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Sending Prayers To Pope Francis Who Has Undergone Intestinal Surgery

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Sending Prayers To Pope Francis Who Has Undergone Intestinal Surgery

On Wednesday, the Vatican revealed that Pope Francis had undergone intestinal surgery under general anesthesia and would be spending several days in the hospital recovering.

The 86-year-old head of the world’s 1.3 billion Roman Catholics has been plagued by health problems in recent years, and this newest one has sparked rumors that he may decide to step down.

Pope Francis experienced an inflammation and constriction of the large intestine two years ago, prompting the removal of 13 inches (33 centimeters) of his colon.

According to the Vatican, the pope is having “laparotomy and abdominal wall plastic surgery with prosthesis” to treat a “recurrent, painful and worsening” intestine constriction.

A follow-up statement confirmed there were no issues during the three-hour procedure.

In open abdominal surgery, also known as a laparotomy.

A surgeon can use it to better identify issues and address them, “due to an incarcerated incisional hernia that is causing recurring, painful and worsening sub-occlusive syndromes” the Vatican explained, justifying the operation.

“The stay at [Rome’s Gemelli hospital] will last several days to allow for the normal post-operative course and full functional recovery.”

Francis was reportedly examined by doctors at the Gemelli Clinic on Tuesday. At the time, it provided no new information.

Pope Francis appeared in his popemobile during his Wednesday audience in Saint Peter’s Square.

According to the Vatican, Pope had two meetings on Wednesday morning before being admitted to the hospital.

Francis was admitted to the Gemelli hospital for three days in March due to bronchitis.

The Vatican initially said Francis had gone in for routine testing, but the pontiff later admitted he had experienced chest pain and needed emergency medical attention due to what was ultimately determined to be a case of bronchitis.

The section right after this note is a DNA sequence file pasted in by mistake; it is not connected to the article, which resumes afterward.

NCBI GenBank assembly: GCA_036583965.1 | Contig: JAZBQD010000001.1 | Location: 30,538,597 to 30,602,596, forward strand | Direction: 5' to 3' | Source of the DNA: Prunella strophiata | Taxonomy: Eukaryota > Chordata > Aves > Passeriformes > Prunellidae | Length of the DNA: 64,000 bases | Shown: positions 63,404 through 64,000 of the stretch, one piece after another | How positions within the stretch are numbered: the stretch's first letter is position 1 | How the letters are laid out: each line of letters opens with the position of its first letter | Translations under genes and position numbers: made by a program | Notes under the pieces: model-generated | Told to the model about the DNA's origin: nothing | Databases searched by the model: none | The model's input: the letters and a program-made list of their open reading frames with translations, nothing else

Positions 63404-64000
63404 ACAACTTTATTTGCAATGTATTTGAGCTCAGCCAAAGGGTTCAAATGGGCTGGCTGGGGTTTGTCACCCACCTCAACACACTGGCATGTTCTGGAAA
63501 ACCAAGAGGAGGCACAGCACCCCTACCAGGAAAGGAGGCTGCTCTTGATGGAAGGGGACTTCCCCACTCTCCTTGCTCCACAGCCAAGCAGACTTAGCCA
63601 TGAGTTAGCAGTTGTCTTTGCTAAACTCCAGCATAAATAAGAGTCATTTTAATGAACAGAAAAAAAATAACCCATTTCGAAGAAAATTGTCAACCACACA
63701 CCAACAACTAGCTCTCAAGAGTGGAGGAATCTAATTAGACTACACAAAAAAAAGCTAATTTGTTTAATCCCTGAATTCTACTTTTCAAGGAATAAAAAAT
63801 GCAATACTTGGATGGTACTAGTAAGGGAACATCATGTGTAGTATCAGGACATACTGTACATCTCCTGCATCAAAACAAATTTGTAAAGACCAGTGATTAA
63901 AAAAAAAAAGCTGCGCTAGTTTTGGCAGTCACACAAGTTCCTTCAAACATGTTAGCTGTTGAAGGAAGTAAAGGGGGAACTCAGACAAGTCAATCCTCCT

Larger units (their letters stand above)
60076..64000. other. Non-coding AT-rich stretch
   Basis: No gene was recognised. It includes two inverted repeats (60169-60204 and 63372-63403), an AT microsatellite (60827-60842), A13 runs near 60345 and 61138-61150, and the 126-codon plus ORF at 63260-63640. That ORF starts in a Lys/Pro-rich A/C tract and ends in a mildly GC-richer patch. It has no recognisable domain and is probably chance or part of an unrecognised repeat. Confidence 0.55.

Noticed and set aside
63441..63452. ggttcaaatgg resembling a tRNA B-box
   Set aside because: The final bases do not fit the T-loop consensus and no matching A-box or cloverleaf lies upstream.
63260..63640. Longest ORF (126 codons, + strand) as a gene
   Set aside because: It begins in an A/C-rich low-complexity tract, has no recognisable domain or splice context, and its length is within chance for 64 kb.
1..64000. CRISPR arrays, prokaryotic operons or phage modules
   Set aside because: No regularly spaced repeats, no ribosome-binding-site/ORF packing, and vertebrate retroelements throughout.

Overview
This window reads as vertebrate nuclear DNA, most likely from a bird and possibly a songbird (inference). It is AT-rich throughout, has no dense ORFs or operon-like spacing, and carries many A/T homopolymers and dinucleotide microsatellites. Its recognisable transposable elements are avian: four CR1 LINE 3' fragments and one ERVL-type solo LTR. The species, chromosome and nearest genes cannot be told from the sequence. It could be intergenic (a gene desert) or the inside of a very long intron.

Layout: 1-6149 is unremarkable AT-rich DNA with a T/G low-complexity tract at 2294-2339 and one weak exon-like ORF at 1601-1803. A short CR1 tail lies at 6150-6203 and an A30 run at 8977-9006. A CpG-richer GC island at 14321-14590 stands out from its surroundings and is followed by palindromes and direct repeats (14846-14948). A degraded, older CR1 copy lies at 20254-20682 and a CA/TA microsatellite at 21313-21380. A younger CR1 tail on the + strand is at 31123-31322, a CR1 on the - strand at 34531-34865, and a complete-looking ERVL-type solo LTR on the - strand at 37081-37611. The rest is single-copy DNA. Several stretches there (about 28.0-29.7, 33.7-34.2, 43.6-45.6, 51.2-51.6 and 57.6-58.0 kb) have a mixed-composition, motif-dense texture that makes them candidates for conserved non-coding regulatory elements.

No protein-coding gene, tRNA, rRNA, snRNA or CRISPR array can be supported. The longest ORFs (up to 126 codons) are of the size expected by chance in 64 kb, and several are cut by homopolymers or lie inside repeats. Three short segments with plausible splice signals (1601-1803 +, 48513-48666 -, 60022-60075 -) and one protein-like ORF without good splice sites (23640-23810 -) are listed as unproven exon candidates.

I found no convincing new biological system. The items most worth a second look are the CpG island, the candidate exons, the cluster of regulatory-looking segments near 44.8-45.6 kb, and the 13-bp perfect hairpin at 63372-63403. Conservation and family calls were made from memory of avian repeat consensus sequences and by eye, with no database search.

After receiving intravenous antibiotics, he was given the all clear on April 1 with the joke that he was “still alive.”

Francis had a portion of a lung removed when he was young.

Because of strained ligaments in his knee, he has been confined to a wheelchair and walker for almost a year, and he also experiences sciatica nerve discomfort.

While in Canada last July, he lowered and raised himself from chairs with obvious discomfort. However, he nixed the idea of knee surgery, citing “still traces” of the anesthesia from his lengthy colon resection, which lasted more than six hours.

He told reporters that the trip to Canada had been “a little bit of a test.” “At my age and with these limitations, I have to save [my energy] to be able to serve the church or, on the contrary, think about the possibility of stepping aside.”

Francis has had a busy itinerary as of late; the Vatican just revealed that he will be traveling to Portugal for four days in the first week of August and to Mongolia at the month’s end.

Pope Benedict XVI, his predecessor, withdrew in 2013 because he had to “recognise my incapacity to adequately fulfil the ministry entrusted to me”; he passed away in December at the age of 95.

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It was the first time in 600 years that a pope had resigned from his position as head of the Roman Catholic Church, and it set a precedent that could be followed by future popes.

Please keep the Pope in your Thoughts and Prayers and we are praying for a speedy recovery!

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